The phrase “look at the graphics in this driving game” doesn’t mean much anymore. It goes without saying that the cars in your game about cars should probably look good. Polygon count and tyre curvature stopped being meaningful metrics for a system’s strengths years ago.
But Forza 7 on Xbox One X looks damn good. And it looks even better on PC.
Earlier this month I got some hands-on time with two builds of Forza Motorsport 7 – one for each system. While both versions featured the same three disciplines and tracks to muck around with, the game is more than its 4K resolution, and its framerate. It’s the minutiae – the elements that transform the experience from race-to-race – that make it interesting. Developer Turn 10 appear to be refining the formula with intricate weather systems.
One of the main features is the dynamism of the tracks; that repeat runs on repeat weather conditions won’t yield the same result. We’ve seen something similar in offshoot series Forza Horizon, but there appears to be more granularity here.
After multiple runs on the three tracks available – a simple street race, another on a stormy track, and one through a Dubai desert – there was a noticeable difference. There were micro-changes across sections of the track, that transformed them in subtle ways.
Taking a hairpin turn on the stormy track was particularly hard. It became even harder on the second lap, when parts of the road flooded due to the rain. These puddles didn’t appear to be in pre-fab locations either; repeat runs had them popping up in different areas. The desert track also provided its own wrinkles, with sand blowing on to stretches of road, affecting acceleration and handling.
To get the full gamut of experiences, I cranked up the difficulty. This meant turning off the assists, and enabling vehicle damage to be more than cosmetic. This transformed the game. What was at first a breezy competition with neat weather effects, became something much more heated. It was as much about fighting my opponents, as it was the pounding rain.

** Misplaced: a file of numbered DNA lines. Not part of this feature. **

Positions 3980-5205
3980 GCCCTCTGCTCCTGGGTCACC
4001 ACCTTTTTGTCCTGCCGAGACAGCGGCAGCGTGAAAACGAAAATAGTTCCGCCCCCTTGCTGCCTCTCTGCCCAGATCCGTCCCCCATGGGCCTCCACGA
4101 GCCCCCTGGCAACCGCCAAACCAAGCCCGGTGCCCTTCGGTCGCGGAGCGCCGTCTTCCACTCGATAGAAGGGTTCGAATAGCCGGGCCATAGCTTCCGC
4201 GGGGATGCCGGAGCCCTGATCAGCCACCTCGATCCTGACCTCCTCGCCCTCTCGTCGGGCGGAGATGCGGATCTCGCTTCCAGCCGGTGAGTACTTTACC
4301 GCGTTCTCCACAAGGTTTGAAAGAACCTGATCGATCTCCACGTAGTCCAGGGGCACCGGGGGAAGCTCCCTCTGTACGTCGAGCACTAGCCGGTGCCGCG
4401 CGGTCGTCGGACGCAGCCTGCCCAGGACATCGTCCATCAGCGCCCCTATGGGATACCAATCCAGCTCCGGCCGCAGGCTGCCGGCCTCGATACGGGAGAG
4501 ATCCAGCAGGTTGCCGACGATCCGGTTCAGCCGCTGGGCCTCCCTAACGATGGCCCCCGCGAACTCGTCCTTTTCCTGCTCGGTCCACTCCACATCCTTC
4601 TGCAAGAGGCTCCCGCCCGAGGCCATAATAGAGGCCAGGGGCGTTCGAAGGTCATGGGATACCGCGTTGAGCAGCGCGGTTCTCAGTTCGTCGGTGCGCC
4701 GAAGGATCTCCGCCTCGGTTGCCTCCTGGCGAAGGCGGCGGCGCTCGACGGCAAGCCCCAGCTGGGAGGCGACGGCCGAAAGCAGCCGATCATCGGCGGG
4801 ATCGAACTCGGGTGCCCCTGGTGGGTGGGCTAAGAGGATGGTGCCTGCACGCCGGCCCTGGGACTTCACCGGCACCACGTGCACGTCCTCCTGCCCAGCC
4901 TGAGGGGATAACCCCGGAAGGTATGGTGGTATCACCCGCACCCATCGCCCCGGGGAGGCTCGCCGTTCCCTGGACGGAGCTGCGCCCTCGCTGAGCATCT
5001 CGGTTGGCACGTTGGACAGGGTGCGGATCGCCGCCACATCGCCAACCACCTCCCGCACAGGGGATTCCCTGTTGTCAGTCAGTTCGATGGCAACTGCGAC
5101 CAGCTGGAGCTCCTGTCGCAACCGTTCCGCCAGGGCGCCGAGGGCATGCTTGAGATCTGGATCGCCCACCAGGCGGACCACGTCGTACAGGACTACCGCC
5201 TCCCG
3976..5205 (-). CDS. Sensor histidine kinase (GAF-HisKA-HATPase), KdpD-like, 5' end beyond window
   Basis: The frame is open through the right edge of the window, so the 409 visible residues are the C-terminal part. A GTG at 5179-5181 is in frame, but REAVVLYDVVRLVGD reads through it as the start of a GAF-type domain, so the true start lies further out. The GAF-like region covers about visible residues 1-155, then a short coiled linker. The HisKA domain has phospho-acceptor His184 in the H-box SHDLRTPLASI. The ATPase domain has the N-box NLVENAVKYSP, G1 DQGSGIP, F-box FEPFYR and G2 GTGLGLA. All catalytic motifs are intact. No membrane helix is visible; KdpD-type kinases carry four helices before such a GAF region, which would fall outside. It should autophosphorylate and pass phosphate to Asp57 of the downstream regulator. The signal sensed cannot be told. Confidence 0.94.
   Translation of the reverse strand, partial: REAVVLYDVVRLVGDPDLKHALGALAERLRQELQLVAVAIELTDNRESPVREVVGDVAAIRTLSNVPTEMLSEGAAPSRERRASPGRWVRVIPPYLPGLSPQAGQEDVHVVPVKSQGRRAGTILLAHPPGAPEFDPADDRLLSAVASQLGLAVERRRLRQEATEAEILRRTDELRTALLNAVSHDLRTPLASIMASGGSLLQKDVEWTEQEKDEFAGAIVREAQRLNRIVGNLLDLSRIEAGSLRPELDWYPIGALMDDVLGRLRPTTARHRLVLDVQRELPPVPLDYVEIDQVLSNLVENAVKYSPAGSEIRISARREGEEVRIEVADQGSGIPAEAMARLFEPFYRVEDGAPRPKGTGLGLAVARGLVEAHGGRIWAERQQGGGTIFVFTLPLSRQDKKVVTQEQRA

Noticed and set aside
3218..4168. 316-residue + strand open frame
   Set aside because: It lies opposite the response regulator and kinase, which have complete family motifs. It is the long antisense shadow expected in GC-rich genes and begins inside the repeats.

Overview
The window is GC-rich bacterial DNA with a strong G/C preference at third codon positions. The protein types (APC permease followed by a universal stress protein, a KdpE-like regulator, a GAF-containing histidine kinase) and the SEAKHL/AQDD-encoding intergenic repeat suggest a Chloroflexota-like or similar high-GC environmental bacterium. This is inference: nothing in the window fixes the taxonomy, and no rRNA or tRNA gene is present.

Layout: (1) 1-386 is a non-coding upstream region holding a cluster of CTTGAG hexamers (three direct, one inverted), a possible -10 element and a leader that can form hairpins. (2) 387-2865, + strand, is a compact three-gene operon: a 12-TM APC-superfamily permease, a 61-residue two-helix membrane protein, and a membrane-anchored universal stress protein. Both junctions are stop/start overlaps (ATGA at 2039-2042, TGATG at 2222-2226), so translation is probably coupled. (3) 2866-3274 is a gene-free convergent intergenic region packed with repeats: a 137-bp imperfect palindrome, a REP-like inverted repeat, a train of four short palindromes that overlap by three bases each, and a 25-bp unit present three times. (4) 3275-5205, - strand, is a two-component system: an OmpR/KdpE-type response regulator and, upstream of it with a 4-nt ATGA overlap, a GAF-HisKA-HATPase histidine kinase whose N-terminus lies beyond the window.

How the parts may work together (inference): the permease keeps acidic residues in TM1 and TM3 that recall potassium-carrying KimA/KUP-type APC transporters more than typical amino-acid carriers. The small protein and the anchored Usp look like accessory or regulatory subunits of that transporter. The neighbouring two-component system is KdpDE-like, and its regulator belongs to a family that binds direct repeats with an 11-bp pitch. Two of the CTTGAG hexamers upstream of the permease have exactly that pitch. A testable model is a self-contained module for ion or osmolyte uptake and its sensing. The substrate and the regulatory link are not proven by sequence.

Like most racing games however, your A.I. competitors leave much to be desired. The first few turns on both cold and rolling starts was your usual jumble of scrapes and collisions. It was unclear if the game was pulling Drivatar data from previous games to fuel my opponents, or if their stock-standard scripts were just that aggressive. Thankfully, the rewind feature means you can get through most of the major pileups, but you’ll still be walking away with the odd ding on your chassis.
One of the main issues I have with the more serious racing games is a lack of personality; the menus and presentation can feel sterile, like you’re browsing cars and selecting customisation options while in a hospital ward. While elements I saw won’t be representative of the final build, Forza 7 has some nice touches.
Customising your driver presents you with different palette and design options. These selections are based off real-world drivers; you’ll get a brief rundown of their accomplishments, and why they’re important to the racing (or esports) scene. It’s a small thing, but it delivers a surprising amount of humanity to the game.
Forza Motorsport 7 is incremental, in the same way that all previous games in the series have been. That isn’t a dismissive remark either; it’s given developer Turn 10 the chance to hone the elements that they believe matter. It won’t be until the game launches on October 3 that we’ll know if there's more under the hood.
Keith travelled to an Xbox One X press event in Sydney. Flights and accommodation were provided by Microsoft.